Integrity at stake - Anti-corruption watchdog group dissatisfied with Integrity Commission’s latest report
At least one anti-corruption watchdog agency is dissatisfied with the recently tabled Integrity Report, noting the lack of information on the financial status of parliamentarians, which the group said could give rise to unnecessary speculation.
There was high expectation of the Integrity Commission’s Annual Report for 2018-19 – which was tabled in Parliament on Friday – regarding whether the commission had cleared previously cited politicians, who, for various reasons, did not pass integrity standards.
Among those who were not cleared in a previous report tabled by the commission was Prime Minister Andrew Holness.
Yesterday, Professor Trevor Munroe, executive director of National Integrity Action (NIA), told The Sunday Gleaner that “previous reports from the commission, including before the amalgamation and even its 2017 report, had included appendices naming members of Parliament who were in breach and had referred them to the director of public prosecutions for action”.
He continued, “Clearance of statutory declarations of MPs and public officials is not an administrative issue but is an essential requirement to ensure that their income and assets are legitimately acquired and not the result of ‘illicit enrichment’, a major offence under Jamaica’s anti-corruption law and the United Nations Convention Against Corruption”.
The Integrity Commission’s latest report has noted that the majority of the statutory declarations for the year 2018 were submitted during the month of March 2019. Thirty-six statutory declarations were examined, of which only eight did not necessitate any additional queries.
The report also noted that two new financial investigation cases were opened regarding members of Parliament (MPs). However, their names were not revealed.
“Transparency demands that the public be told who are the two MPs in relation to whom new investigations have been opened concerning possible statutory declaration offences and illicit enrichment,” stated Munroe.
GOVERNMENT SUPPORTS INTEGRITY COMMISSION
Parliamentary Secretary in the Office of the Prime Minister Robert Morgan, in reacting to the report, is insisting that Holness was current with his filing and touted support for the work of the commission.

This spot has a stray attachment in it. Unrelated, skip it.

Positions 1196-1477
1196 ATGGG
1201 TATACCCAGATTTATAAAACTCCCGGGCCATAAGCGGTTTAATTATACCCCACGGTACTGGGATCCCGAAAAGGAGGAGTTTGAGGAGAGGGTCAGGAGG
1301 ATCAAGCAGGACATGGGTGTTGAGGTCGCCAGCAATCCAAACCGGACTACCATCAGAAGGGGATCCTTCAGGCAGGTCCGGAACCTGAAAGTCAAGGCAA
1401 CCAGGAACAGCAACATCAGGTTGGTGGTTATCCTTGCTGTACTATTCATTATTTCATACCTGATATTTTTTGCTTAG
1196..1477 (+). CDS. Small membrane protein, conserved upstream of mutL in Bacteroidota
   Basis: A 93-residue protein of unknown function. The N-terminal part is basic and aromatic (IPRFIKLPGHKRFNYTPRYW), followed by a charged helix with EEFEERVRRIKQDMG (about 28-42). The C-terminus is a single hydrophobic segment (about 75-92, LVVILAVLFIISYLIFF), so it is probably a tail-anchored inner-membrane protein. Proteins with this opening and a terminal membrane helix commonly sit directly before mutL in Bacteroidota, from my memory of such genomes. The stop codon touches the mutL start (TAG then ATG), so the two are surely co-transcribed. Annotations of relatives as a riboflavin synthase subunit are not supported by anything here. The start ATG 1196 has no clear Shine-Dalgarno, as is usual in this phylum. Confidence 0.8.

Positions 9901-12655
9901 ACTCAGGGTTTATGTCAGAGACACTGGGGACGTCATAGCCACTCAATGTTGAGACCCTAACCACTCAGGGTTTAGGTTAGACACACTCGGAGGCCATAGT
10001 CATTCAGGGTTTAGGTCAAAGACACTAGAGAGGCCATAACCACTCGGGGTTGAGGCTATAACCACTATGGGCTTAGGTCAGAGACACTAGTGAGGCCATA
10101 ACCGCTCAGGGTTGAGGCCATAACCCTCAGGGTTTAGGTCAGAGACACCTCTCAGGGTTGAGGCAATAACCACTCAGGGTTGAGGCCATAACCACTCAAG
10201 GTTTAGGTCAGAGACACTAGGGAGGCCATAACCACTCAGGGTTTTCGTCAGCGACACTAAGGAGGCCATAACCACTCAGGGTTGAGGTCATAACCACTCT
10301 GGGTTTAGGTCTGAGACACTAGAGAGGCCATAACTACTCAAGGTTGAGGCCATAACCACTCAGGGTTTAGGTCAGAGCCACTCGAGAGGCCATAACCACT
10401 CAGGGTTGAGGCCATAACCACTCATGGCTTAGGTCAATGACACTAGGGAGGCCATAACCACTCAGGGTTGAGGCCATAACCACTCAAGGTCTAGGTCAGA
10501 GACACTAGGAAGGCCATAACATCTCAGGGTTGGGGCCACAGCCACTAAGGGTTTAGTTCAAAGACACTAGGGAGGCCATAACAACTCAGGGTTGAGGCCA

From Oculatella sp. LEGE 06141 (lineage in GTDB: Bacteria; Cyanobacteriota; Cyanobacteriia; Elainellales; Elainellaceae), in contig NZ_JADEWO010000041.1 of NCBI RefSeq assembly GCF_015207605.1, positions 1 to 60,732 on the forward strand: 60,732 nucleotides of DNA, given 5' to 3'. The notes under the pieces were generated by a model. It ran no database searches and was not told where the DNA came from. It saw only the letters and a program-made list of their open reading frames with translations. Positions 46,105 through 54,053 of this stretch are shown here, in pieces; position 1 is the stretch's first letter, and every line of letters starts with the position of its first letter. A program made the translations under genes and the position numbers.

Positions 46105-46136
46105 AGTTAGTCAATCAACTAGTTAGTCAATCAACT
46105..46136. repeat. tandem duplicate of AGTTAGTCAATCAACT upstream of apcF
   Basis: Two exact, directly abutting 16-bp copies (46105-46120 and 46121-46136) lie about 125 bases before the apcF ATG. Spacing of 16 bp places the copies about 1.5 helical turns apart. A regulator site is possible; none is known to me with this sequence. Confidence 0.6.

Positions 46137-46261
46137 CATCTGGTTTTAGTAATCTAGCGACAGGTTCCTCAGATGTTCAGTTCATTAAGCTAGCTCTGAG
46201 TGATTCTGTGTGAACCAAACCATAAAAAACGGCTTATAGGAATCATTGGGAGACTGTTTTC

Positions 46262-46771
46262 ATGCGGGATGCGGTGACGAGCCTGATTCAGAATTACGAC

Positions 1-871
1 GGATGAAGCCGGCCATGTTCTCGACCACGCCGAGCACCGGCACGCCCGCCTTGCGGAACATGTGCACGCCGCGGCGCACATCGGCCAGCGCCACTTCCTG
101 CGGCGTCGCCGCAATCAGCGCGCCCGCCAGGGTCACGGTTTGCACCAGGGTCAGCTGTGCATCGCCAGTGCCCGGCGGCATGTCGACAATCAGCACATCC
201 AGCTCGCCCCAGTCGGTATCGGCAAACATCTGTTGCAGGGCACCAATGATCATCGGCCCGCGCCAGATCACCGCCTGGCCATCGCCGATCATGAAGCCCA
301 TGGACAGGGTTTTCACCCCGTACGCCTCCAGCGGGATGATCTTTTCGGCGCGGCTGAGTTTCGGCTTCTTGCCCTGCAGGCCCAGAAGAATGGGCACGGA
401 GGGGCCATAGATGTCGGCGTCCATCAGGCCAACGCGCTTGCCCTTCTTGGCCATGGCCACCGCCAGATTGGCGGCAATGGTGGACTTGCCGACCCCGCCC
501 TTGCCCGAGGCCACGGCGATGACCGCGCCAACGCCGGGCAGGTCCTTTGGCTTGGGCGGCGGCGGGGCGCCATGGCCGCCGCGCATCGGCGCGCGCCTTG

“The prime minister continues to be current with his filings to the commission and has fulfilled his obligations to the Integrity Commission both in this instance and historically,” said Morgan.
“The Government fully supports the work of the Integrity Commission in building the institutional framework to deal with issues of accountability, transparency, and probity.”
He continued, “The landmark passage of the new integrity legislation and the securing of the independence of the commission, led by this administration, will encourage confidence in our system of governance and allow the commission to effectively execute its mandate.”
“We continue to take the necessary legislative and budgetary actions to enhance the work of the Integrity Commission and are confident in the professionalism and competence of the commissioners.”
In the meantime, Integrity Commission Chairman Karl Harrison underscored that comprehensive investigations into the financial affairs of parliamentarians and public officials required high-level professional staff in the field of forensic and investigative accountancy.
The issue of compensation for the commissioners was also raised in the report.
“Compensation for the commissioners also requires the approval of the Oversight Committee. We are surprised that to date, there has been no determination as regards our compensation. We understand that the process of getting a recommended compensation structure is still being pursued, so we are yet to receive any emoluments in relation to our roles as commissioners,” Harrison said in his remarks in the report.
NIA’S ISSUES WITH INTEGRITY COMMISSION’S ANNUAL REPORT FOR 2018-19
1. Transparency demands that the public be told who the two MPs are in relation to whom new investigations have been opened concerning possible statutory declaration offences and illicit enrichment. p. 39.
2. As it relates to the 2017 Integrity Commission Report naming five currently serving MPs, including Prime Minister Holness, as having statutory declarations “not cleared”, a conclusion repeated in the Integrity Commission’s recent press conference, in spite of reports that the PM had provided “further information to the Integrity Commission”, an explanation is needed as to why no prosecution or criminal proceedings were initiated during the year.
3. When was the Petrojam report completed and when will it be forwarded to the Director of Corruption Prosecution? p. 34
4. It is unacceptable that the commissioners have not been paid. This must immediately be corrected otherwise it can be construed as potentially affecting their independence.
5. NIA strongly supports the recommendation of the commissioners that Section 53, impeding the commission’s transparency, be amended to ensure greater openness to the public.
6. Section 42 (3)(b) requires summaries of the statutory declarations – income and assets – of both the PM and the leader of the opposition to be published. When will this be done?